Christina Perri gets candid about grief a year after daughter's stillbirth: 'This will be the thing that breaks me'

·4 min read

One year after Christina Perri suffered a stillbirth, the singer is memorializing the short life of her daughter Rosie with an album of lullabies and by opening up about her grief.

The 34-year-old singer, who shares a 2-year-old daughter Carmella with her husband Paul Costabile, had already experienced the difficulty of pregnancy loss, announcing that she had suffered a miscarriage during her second pregnancy in early 2020. She later became pregnant a third time before experiencing complications, in Nov. 2020, and on Nov. 24 of that year, she gave birth to a stillborn baby girl who the couple had named Rosie.

"My body was truly, truly broken," Perri told Self magazine while speaking about the heartbreaking loss for the first time, nearly a year after. "One of the hardest parts was having the postpartum body without the baby. Looking like I just had a baby, and not having the baby. I actually would get mad when I looked at myself. It was a reminder, every time, of not having her.”

While Perri had shared her heartbreak about her prior miscarriage, the death of Rosie at 33 weeks led her to a new experience with grief, as she worked to come to terms with the loss of her little girl while continuing to make efforts to keep her memory alive. Through therapy, pet adoption and the creation of an album of lullabies titled Songs for Rosie, the singer has done just that.

"I had to make it almost like my job to heal my body because I had gone through so much, and also my spirit. There wasn’t a day I wasn’t doing a healing thing, whether it was yoga, EMDR [eye movement desensitization and reprocessing therapy], being in a sauna, eating really healthy. I did a lot of therapy: regular therapy, trauma therapy, couples therapy. I really just did the most I could possibly do," she explained. "I had to integrate the trauma. They say when someone passes away, say their name because you don’t want to lose their memory…. That’s also why I made Songs for Rosie. My heart is broken, but I’m honoring her."

Perri noted that the style of the album copies one that she made after the birth of her daughter Carmella. "I want to make a lullaby record for every baby, so the whole time I was pregnant with Rosie I kept a track list on my phone of songs I planned to [sing to her]. I have Songs for Carmella, and this is the same album cover. It uses the same font. It’s the second volume. Because Rosie is my daughter. And she will remain part of our family forever," she said. 

Still, she questioned if she should go through with making the album after Rosie's loss before recognizing it as a part of her grieving process.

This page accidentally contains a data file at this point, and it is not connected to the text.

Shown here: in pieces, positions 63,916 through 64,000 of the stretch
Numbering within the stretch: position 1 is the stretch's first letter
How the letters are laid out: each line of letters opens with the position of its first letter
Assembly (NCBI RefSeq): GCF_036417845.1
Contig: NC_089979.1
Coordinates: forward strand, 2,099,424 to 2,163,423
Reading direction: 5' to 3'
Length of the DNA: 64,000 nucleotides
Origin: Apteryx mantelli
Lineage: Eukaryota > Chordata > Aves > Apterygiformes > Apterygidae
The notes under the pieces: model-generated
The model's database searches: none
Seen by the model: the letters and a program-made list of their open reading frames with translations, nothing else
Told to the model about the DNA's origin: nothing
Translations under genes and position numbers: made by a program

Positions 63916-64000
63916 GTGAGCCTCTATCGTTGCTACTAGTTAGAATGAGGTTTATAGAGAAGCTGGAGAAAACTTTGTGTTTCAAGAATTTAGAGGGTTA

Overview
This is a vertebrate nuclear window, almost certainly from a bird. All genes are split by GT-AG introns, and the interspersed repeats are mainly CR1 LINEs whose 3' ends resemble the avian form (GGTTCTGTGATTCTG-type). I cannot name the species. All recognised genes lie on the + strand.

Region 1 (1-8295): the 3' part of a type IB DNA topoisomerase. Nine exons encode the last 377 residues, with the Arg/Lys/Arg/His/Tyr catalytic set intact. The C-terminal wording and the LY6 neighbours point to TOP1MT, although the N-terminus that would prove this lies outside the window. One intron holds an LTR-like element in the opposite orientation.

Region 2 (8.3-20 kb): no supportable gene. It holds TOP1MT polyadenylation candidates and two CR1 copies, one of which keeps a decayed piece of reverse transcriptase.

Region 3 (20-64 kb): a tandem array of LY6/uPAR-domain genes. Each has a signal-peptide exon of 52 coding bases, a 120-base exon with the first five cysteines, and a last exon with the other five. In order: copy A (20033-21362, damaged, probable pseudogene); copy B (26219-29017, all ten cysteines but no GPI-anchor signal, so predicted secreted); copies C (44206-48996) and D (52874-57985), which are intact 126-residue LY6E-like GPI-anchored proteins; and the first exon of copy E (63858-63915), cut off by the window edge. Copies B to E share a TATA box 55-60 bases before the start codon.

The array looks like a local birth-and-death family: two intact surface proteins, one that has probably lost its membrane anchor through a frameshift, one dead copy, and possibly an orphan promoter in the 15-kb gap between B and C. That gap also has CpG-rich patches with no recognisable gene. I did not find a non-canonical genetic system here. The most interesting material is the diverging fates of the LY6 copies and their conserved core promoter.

"I’ve been calling grief a house," she said of that process. "When it all happened, I was in one room in the house, and I’ve slowly moved from room to room. The good news is, in my experience, you don’t really go back to a room once you’ve left it, but you’re still in the house. And I’ve been very present in each room, in each phase of grief."

Perri also turned to other parents who have lost babies to feel less alone through the journey, sharing that "their love, and understanding, and compassion, and feeling like I wasn’t alone was a huge part of [my healing]." She addressed the more public conversation that has taken place around loss over the last few years, as celebrities like Meghan Markle and Chrissy Teigen have been outspoken about their own experiences with miscarriage, sharing that it might have helped in Perri's process.

Most notably, the decision to get sober a decade ago has also played a role in Perri's healing.

"I remember thinking, Oh, this will be the thing that breaks me. But then I thought to myself: It wouldn’t take away the pain. I just knew. I think I’d been sober long enough to know it’d be one more problem," she said of the potential to relapse. "When you get sober, that’s your first dose of humility where you’d say, 'Hey, I have a problem.' So I really asked for what I needed and took the time for what I needed. I didn’t realize that being sober this long was giving me some life skills or some tools to get through this. I have to give credit there."

While Perri and her husband have already come up with ways to celebrate Rosie's life on each anniversary of her death — including an annual trip to Disney World to "honor the spirit of a little kid" — the singer ensures that she still has a long road ahead when it comes to healing.

"I’m still sort of in it. It’s only the first year," she said. "We’re just trying to do something beautiful with something really, really sad."

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